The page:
The Wonderful and Frightening World of the TwitterFall

On The English Language List I’ve mentioned Twitter a couple of times in an attempt to foment some more interest among the English teaching community. I mentioned using Twitterfall and a couple of people asked me about it. It’s a subscription list without a public archive, so since I can’t link you there I’m just going to copy and paste some relevant bits.

I signed up for Twitter back in 2007, and like most people who are new to it, I really couldn’t see the point. It wasn’t until about a month ago that I started using it in earnest, and I’m now kicking myself for all that wasted time.You probably couldn’t fail to have noticed the splash that Twitter is making now in the media, much of it withering in its contempt, but mainly from people who just don’t get it. It really is something that you can only understand by participating, and that means throwing yourself in wholeheartedly.

I have also successfully used some twitter tools in the classroom. I had a great English Lang lesson last week using on the interactive whiteboard to provide a ‘race against time’ element as the group found linguistic comments on tweets before they fell off the bottom of the screen. Language and technology was an obvious focus, but we also had gender and power comments coming through, and all the linguistic methods covered.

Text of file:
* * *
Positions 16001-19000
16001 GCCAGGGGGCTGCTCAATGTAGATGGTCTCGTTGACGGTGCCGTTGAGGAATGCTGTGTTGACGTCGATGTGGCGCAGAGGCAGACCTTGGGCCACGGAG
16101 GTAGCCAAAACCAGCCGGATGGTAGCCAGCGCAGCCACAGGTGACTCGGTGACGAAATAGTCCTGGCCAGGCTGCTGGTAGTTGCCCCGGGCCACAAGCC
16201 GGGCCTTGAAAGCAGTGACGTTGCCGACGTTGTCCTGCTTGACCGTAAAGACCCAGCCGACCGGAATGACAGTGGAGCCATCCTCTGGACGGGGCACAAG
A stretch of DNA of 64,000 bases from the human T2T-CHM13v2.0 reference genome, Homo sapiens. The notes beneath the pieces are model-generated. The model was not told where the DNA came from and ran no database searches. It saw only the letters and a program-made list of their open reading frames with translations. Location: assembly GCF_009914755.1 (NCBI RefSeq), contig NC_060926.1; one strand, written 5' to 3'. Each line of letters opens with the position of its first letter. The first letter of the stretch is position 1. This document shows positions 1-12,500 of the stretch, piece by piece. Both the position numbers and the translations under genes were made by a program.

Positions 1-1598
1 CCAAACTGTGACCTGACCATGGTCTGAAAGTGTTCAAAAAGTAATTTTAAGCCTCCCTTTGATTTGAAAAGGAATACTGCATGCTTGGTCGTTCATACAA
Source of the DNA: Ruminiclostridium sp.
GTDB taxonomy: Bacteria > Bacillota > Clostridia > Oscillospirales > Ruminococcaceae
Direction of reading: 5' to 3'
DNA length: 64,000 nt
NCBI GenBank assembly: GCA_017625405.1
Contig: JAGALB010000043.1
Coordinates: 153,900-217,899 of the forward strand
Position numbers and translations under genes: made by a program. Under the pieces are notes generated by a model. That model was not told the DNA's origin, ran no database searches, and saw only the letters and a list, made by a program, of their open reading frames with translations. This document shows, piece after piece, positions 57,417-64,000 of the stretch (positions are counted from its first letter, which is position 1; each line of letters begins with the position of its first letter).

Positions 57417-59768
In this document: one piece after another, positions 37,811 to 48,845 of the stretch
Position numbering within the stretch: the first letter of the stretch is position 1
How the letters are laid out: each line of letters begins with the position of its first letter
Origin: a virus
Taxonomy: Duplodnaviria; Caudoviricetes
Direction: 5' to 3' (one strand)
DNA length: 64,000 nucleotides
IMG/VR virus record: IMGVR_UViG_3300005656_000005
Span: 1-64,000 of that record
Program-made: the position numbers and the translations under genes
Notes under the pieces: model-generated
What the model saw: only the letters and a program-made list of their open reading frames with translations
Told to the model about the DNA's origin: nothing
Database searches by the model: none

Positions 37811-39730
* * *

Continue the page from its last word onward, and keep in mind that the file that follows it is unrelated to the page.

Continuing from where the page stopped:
Then someone asked:

I’ve had a look at, got myself a twitter account and am currently revisiting Language and Technology. The posts about this site and how to use it in lessons sound interesting: has anyone got any specific lesson plans or activities I could use, just to get started?

To which I replied:

My advice would be, just get started. Get Twitterfall up on screen, then get kids discussing what’s there and why it’s as it is.

You can alter parameters such as the rate at which tweets display from the panel on the right, and if you want to pause the flow to spend time on a particular tweet you just need to move the cursor over the tweets and the stream is automatically paused.

Among the things we looked out for were:

graphological features (eg. use of hashtags ie. # followed by a term to allow following a particular topic (you can also filter the twitter stream to look for a particular topic from the left hand panel) and the @ sign to denote a user-name); symbols used linguistically eg. = >

lexis – abbreviation, clipping, initialisms & acronyms; lots of field specific lexis (not just related to tech)

grammar – tendency towards elliptical structures because of 140 character limit

discourse structure / pragmatics – evidence that a tweet is part of a wider stretch of discourse eg. response to a question; deictic features – reference to time or place

Oh – there was loads of stuff. It went down a storm. What’s really cool is when you have a big enough network to request some live tweets aimed directly at the class. I got three when I did this last week: 2 from the States and one from an ex-pupil who’s now a journalist. She’s just tweeted that she’s working on the story of the Doncaster man who followed his sat-nav over a cliff-edge. He won’t tell her where he lives. Perhaps he doesn’t know.

(I’m always up for hearing about any other ideas or tools for using Twitter in the classroom, by the way…

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